The expectation is that over time, best practices will emerge from the community of component developers and users for how best to design composition languages.

Composition Primitives

With a schema based composition language, a developer can turn any combination of code snippets into primitives for compositions including actual components such as Vue/React/Angular/WebComponents...etc. Any set of code snippets that can be combined into solid functionality, can be thought of as composition primitives.

For instance a site such as bootsnipp host code snippets, such snippet can serve as primitives for a composition.

Usecase Analysis

In order to develop a composition language, a component or snippet developer needs to think thoroughly about how users will ultimately want to integrate the component. The more comprehensive this analysis is, the more robust the resulting composition language is likely to be.

In essence as a component or snippet developer, you basically have to think of as many integration scenarious as possible, and then implement those scenarious with your composition primitives.

This approach is a step or two above an API developer who merely needs to create a robust interface and let the implementor worry about how they will implement the API. With composition language design, the component developer needs to go much further into the implementation process. One could call this forward integration, analogous to a similar process in supply chains.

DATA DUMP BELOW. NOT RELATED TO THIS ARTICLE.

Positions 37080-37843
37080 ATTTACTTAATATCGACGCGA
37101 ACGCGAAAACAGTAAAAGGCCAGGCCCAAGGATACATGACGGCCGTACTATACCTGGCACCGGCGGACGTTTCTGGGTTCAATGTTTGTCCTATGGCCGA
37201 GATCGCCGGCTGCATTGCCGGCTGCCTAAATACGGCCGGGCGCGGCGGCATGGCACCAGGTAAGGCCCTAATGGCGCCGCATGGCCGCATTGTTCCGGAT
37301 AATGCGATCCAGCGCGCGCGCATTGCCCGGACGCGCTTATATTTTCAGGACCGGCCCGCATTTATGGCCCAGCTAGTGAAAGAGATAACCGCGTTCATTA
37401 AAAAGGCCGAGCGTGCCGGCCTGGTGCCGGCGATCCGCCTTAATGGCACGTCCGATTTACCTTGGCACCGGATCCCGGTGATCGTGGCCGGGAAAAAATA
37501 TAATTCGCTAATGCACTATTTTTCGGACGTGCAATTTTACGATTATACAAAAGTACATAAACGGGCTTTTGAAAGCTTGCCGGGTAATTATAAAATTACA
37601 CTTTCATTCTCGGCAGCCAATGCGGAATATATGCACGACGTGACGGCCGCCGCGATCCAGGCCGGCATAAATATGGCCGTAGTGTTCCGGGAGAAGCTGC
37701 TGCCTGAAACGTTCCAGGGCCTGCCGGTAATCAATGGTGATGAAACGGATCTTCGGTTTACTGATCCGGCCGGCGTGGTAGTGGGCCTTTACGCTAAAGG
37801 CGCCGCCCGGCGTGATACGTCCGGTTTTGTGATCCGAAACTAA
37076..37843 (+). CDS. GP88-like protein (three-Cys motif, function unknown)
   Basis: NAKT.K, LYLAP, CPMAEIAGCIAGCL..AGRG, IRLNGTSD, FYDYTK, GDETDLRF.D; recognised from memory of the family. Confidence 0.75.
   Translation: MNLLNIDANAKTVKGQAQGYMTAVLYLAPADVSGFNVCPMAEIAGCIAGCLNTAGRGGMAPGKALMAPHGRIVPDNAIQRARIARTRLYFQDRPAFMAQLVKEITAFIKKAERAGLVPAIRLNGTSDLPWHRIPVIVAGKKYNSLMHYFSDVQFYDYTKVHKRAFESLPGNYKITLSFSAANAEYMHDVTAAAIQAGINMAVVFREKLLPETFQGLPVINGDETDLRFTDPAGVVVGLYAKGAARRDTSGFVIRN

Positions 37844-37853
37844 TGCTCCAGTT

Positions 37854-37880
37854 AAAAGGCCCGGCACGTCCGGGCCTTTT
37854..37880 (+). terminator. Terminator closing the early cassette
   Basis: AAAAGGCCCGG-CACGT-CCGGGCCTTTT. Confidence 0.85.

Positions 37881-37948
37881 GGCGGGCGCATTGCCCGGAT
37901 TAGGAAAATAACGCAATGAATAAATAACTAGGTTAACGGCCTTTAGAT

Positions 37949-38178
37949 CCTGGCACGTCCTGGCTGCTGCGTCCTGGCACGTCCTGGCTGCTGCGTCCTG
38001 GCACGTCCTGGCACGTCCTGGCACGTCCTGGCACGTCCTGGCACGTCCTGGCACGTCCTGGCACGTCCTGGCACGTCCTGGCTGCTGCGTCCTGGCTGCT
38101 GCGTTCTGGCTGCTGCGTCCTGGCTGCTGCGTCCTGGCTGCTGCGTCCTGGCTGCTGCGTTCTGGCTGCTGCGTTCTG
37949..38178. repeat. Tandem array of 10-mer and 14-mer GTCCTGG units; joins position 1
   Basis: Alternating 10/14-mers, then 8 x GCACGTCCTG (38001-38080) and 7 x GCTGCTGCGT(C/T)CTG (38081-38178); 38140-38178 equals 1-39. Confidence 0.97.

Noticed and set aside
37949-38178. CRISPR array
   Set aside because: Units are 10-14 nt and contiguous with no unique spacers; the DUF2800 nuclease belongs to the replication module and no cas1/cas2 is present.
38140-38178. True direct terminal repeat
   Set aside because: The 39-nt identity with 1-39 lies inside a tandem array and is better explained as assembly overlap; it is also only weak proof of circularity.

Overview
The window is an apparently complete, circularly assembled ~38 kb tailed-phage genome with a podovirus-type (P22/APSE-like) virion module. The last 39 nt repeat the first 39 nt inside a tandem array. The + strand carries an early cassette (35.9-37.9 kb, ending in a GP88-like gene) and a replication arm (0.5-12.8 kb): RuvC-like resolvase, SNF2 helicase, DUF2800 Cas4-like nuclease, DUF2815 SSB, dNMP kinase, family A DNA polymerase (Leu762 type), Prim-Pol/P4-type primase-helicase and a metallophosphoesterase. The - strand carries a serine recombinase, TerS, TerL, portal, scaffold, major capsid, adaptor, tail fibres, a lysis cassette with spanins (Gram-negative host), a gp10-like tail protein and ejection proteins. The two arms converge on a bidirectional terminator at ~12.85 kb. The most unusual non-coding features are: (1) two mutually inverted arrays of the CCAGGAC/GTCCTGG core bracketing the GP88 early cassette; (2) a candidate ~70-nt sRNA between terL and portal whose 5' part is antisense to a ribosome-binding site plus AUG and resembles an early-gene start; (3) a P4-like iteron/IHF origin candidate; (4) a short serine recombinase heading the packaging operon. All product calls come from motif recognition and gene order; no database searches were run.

It means more work for the component developer since they have to do comprehensive use-case analysis in order to develop a set of composition scenarios, however, the benefit is a significant productivity boost for every other business application developer who wishes to use the component thus making the component much more valuable.

Authoring A Composition Language

To author a composition language in LastMile, you'll simply author a schema as described in the ConfigNode documentation.

Once a language is authored, it can be imported by users into LastMile as described the ConfigNode documentation.